Published By: Restek Corporation
Year of Publication: 2019
Abstract: Suitable for high-throughput cannabis testing labs, this LC-UV method reliably separates 19 cannabinoids in a quick, 10-minute analysis. Using only 3 mL of acetonitrile per run, labs can significantly decrease solvent use and the associated costs by adopting this procedure.
Cannabicyclol (CBL) is formed through the photodegradation of cannabichromene (CBC). Levels are typically quite low, and the medicinal benefits of CBL are still being researched, but quantifying this compound in cannabis samples is crucial for obtaining a more-complete cannabinoids profile. Restek has just released a new CBL certified reference material (CRM) to further aid labs in the comprehensive characterization of cannabis: www.restek.com/catalog/view/54615
Restek’s new CBL standard is ideal for creating multipoint (5-point minimum suggested) calibration curves for LC analysis. With verified composition and stability, this prepared stock product eliminates the need for in-house standards preparation for greater convenience and lower labor requirements. As a U.S. DEA-exempted formulation, no additional customer permits or licensing are required to purchase within the U.S., and because it’s manufactured and QC tested in Restek’s ISO-accredited labs, this new CBL standard qualifies as a certified reference material (CRM) that satisfies your ISO requirements.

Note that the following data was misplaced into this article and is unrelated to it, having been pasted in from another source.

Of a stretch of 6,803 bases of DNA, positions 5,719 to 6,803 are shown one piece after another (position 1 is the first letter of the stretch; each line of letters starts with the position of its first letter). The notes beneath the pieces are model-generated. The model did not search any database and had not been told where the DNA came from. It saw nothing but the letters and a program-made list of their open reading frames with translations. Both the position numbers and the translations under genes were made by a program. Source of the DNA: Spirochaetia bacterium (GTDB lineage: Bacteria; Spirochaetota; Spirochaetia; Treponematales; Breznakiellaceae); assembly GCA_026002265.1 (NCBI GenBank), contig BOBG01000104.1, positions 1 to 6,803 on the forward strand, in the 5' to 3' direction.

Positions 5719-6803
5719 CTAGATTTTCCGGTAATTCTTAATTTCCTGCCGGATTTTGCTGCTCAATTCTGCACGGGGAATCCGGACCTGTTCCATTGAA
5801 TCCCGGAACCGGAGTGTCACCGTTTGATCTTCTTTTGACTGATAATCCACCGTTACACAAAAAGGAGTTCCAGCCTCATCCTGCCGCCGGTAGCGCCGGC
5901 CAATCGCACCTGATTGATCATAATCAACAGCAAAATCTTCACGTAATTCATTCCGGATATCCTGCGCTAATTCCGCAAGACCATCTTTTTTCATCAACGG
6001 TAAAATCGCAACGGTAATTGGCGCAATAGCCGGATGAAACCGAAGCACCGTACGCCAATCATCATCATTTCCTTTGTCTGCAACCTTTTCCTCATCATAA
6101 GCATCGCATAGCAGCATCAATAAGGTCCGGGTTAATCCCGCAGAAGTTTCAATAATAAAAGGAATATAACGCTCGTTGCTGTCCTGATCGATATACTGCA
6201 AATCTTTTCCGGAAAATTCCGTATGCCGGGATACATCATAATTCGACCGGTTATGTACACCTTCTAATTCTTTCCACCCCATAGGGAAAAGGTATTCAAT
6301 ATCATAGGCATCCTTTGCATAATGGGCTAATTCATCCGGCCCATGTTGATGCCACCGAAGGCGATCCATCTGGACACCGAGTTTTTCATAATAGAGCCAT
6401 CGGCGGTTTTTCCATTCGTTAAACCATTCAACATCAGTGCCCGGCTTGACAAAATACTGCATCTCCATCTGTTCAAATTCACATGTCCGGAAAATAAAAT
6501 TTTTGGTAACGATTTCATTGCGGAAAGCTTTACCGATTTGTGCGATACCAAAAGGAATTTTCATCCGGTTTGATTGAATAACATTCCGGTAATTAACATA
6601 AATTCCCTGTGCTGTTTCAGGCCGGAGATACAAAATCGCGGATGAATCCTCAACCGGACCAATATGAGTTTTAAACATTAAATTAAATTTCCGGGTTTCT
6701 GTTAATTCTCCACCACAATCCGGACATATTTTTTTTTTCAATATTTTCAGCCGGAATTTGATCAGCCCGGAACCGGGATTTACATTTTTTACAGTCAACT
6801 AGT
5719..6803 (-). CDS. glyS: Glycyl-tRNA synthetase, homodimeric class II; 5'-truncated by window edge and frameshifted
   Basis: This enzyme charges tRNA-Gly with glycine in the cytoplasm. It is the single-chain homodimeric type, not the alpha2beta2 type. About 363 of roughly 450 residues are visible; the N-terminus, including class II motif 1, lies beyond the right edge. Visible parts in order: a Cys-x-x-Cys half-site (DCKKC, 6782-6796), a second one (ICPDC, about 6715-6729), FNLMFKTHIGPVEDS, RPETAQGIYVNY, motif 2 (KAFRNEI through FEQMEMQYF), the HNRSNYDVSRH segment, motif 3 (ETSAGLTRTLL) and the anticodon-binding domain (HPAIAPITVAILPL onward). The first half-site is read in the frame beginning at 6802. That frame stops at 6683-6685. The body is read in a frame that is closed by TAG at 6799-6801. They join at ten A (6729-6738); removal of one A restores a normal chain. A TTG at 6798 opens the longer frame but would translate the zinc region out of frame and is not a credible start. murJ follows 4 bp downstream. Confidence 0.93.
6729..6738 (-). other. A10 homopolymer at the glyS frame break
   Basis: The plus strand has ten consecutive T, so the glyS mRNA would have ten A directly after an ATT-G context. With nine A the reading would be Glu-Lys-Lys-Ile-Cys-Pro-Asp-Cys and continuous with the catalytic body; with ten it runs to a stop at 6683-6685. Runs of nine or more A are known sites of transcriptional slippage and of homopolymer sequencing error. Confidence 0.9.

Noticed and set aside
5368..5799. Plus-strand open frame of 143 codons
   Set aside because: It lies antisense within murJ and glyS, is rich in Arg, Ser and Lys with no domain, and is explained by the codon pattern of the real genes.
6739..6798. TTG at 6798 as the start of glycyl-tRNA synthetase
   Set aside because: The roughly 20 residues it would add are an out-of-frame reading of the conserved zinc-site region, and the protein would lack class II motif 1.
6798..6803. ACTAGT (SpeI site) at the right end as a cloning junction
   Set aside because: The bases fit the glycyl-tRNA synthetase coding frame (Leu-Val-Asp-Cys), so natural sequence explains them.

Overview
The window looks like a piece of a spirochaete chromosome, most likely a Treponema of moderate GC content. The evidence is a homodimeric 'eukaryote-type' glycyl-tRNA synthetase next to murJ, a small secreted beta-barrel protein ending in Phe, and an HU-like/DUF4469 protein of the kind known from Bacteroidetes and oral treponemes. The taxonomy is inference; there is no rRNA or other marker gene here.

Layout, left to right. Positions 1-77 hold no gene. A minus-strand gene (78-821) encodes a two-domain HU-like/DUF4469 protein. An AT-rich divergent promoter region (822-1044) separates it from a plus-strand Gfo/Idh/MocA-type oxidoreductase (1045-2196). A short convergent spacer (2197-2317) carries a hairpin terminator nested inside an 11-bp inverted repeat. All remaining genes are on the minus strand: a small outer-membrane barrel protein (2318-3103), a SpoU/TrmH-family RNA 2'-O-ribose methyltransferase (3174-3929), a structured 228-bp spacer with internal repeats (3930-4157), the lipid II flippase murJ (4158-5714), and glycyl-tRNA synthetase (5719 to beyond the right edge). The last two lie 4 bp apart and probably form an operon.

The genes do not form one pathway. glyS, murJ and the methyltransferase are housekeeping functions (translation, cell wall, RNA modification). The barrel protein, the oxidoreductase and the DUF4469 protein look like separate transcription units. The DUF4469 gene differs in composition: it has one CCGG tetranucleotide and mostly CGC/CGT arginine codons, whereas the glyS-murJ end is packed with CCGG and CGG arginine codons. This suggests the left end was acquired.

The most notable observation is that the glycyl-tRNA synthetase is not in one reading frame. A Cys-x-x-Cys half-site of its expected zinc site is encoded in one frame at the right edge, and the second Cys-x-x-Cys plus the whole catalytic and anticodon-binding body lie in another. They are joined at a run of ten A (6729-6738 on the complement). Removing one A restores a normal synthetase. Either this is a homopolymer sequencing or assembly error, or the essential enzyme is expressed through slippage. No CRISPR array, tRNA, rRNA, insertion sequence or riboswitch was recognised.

For CBL and other reference standards, Raptor LC columns, sample preparation products, and the expert consultation your cannabis lab needs, turn to www.restek.com/cannabis
Author(s): Justin Steimling
Published By: Cannabis Science and Technology
Issue: Volume 1, Issue 4
Year of Publication: 2018
Abstract: More than 100 cannabinoids have been isolated from cannabis in addition to the five most commonly tested: ∆9-tetrahydrocannabinol (∆9-THC), ∆9-tetrahydrocannabinolic acid (THCA), cannabidiol (CBD), cannabidiolic acid (CBDA), and cannabinol (CBN). Although many methods have been published that show the separation of these major cannabinoids, most do not take into account the possibility of interference from minor cannabinoids. This interference is most problematic in concentrates where minor cannabinoids can be enriched to detectable levels. Additionally, some terpenes absorb ultraviolet (UV) light at the same wavelength as cannabinoids, which can result in an additional source of interference. In this study, the liquid chromatography (LC)–UV separation of 16 cannabinoids of interest was performed while the potential impact from minor cannabinoids and terpenes on reported potency values was monitored. The method was applied to commercially available CBD oils that have recently become suspect because of inaccurate label claims.
Author: Chris English
Published By: Cannabis Industry Journal
Year of Publication: 2017
Edibles and vape pens are rapidly becoming a sizable portion of the cannabis industry as various methods of consumption popularize beyond just smoking dried flower. These products are produced using cannabis concentrates, which come in the form of oils, waxes, or shatter. Once the cannabinoids and terpenes are removed from the plant material using solvents, the solvent is evaporated leaving behind the product. Extraction solvents are difficult to remove in the low percent range, so the final product is tested to ensure leftover solvents are at safe levels. While carbon dioxide and butane are most commonly used, consumer concern over other more toxic residual solvents has led to regulation of acceptable limits.